Union of Genius. Photo: Brendan McNeill

The ethos is simple, each soup is made from scratch in small batches which are chilled for 12 hours to let the flavours develop,

Winning formula

There are a choice of six different soups, usually two meat and the rest are mainly vegan or vegetarian.

Over time the menu has expanded to include a chicken and a vegan chilli. "These days more people are interested in eating vegan diet so we have expanded the number of vegan offerings and our salads are only vegan," she said.

She also invented a genius soup formula (q+r)*p^h=y
q: top quality ingredients
r: imaginative recipes
p: our passion for flavours
h: every soup handmade, tasted and tweaked before it leaves the kitchen
y = your lovely lunch

Union of Genius. Photo: Brendan McNeill

Although she admits that soup making isn't an exact science adding; "you can bend and twist soup recipes and you can make it go in any direction you want."

Business values

She did have a pretty strong idea about how to run the business; "a lot of things we do now, we did them at the start."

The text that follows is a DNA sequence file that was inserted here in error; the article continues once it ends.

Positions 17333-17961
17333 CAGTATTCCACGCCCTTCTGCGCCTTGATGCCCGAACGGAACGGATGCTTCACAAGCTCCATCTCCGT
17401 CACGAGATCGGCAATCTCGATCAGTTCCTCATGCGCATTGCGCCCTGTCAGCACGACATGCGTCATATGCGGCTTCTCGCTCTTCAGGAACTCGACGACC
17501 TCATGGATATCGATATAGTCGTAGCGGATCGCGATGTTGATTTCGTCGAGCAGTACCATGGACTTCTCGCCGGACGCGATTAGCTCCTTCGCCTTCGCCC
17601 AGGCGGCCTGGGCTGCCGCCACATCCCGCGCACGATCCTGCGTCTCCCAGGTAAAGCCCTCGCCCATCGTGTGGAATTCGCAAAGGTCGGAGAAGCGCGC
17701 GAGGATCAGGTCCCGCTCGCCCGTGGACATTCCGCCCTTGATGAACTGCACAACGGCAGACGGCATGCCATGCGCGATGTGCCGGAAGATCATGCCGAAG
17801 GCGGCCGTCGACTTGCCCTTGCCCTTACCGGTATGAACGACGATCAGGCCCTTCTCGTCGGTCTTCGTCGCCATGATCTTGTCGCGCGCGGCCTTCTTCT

She made a point of always using compostable packaging and instead of having a loyalty scheme for purchases she started a scheme called Full circle to encourage customers to bring back the rubbish to prevent it going into landfill, she said "people have really gone for it and that is really wonderful."

She adds, "It is really important to me personally to minimise our impact, I feel businesses have a responsibility for the rubbish they produce and should pay back in to the local community." 

Soup Kitchen

Elaine Mason Union of Genius. Photo: LIsa Ferguson
Union of Genius. Photo: LIsa Ferguson

So Union of Genius also supply the Bethany care van with 150 litres of soup every month.

That began in 2013 when she needed a larger industrial production kitchen to supply soup wholesale to other cafes; they supply the Söderberg cafes, Festival theatre as well as other small independents.

She felt strongly about supporting the Bethany care van, " the prospect of with being without a meal or a home, is such a fundamental thing that we take for granted.

It just really rings a bell with me." The care van goes out every night of the year around Edinburgh city centre with hot soup and drinks on board and she has seen the work they do at first hand, they supply "a little bit of comfort. It is good work and I'm really glad to be part of it."

Union of Genius. Photo: Brendan McNeill

Environmental concerns